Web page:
Page 351

States outside forest reserves established under the laws of the United States, in exchange for and in lieu of lands lying within such reserves and known as school lands, by them obtained from the states of California and Oregon in the manner hereinafter set forth. Henry P. Dimond and Joost H. Schneider were, during said periods, employees of Hyde and Benson in the matter of their business, Dimond as agent and attorney and Schneider as agent. Woodford D. Harlan and William E. Valk were, before and during such period, employees of the United States, holding official positions in the General Land Office at the city of Washington, in the District of Columbia, paid salaries as such, and, respectively, charged with duties pertaining to the disposal of the public lands lying outside of forest reserves established under the laws of the United States and open to selection under said laws, in exchange for and in lieu of lands within such reserves.

Benjamin F. Allen was, before and during such period, an employee of the United States, that is, a forest superintendent, and Grant I. Taggart a forest supervisor.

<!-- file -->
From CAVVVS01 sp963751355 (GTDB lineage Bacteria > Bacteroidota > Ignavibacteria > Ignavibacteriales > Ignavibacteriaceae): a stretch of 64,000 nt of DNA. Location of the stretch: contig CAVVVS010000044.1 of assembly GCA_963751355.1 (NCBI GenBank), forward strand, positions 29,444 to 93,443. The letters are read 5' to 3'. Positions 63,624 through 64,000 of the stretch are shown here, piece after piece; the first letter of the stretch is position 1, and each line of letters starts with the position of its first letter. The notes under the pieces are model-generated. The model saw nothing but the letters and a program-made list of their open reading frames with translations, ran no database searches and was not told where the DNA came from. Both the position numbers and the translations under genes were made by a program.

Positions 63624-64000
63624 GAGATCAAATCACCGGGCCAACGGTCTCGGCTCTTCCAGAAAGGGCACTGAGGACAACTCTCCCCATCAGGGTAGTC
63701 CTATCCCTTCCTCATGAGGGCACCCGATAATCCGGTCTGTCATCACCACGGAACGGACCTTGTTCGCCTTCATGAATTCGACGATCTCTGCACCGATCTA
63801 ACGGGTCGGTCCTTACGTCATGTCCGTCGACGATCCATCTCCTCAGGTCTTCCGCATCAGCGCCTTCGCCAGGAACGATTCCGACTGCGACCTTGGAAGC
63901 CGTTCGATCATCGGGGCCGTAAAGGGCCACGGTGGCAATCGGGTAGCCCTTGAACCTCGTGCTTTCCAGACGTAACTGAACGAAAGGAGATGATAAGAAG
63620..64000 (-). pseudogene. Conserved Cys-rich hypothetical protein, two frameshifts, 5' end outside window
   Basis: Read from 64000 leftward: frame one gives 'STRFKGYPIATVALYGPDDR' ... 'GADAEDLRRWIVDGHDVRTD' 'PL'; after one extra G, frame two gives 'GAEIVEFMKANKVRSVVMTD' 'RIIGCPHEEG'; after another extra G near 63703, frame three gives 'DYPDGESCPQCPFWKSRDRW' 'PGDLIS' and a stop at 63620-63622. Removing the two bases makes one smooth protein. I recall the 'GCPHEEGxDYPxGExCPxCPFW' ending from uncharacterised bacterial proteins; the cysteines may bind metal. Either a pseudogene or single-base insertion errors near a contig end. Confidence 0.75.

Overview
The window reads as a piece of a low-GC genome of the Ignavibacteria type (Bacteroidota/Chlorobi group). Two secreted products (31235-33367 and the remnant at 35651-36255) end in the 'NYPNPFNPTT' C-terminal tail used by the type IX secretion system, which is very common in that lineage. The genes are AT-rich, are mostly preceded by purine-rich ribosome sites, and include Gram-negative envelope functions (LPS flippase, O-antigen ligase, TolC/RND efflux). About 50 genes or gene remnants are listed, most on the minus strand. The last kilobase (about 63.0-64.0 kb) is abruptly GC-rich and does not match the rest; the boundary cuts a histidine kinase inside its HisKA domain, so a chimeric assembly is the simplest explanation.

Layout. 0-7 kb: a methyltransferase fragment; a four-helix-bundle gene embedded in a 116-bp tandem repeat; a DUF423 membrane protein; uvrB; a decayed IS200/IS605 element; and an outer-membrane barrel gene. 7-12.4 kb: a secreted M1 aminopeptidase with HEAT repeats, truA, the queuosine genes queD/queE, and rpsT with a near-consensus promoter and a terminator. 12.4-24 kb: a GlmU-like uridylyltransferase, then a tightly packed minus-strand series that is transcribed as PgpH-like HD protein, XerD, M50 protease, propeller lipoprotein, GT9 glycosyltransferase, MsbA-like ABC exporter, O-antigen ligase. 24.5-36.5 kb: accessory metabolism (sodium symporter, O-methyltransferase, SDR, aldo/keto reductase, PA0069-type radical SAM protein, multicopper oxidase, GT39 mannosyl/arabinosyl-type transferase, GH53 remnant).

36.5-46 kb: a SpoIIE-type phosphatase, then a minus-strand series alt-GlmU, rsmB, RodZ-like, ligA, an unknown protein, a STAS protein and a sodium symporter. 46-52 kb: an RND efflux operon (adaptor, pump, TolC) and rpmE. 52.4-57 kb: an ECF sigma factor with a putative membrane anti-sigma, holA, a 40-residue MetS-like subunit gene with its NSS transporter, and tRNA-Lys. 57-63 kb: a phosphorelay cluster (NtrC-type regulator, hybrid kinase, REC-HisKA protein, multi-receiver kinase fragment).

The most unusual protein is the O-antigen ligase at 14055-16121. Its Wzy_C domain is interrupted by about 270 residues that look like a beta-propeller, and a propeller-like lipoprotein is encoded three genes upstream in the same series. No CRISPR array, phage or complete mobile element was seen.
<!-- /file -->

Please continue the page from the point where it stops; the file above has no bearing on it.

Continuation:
Hyde, Benson, Dimond, and Schneider during such period, to wit, on the 30th day of December, 1901, at Washington, District of Columbia, unlawfully did conspire, combine, and confederate together, and with other persons unknown, to defraud the United States out of the possession and use of and title to divers tracts of the public lands of the United States open and to be opened to selection in lieu of lands within forest reserves established and to be established in California and Oregon, by means of false and fraudulent practices whereby Hyde and Benson were to obtain fraudulently from those states title to and possession of school lands within the limits of such reserves which were open to purchase from those states by residents thereof, being citizens of the United States or having declared their intention to become such, under the laws thereof, in quantities for each resident not exceeding 640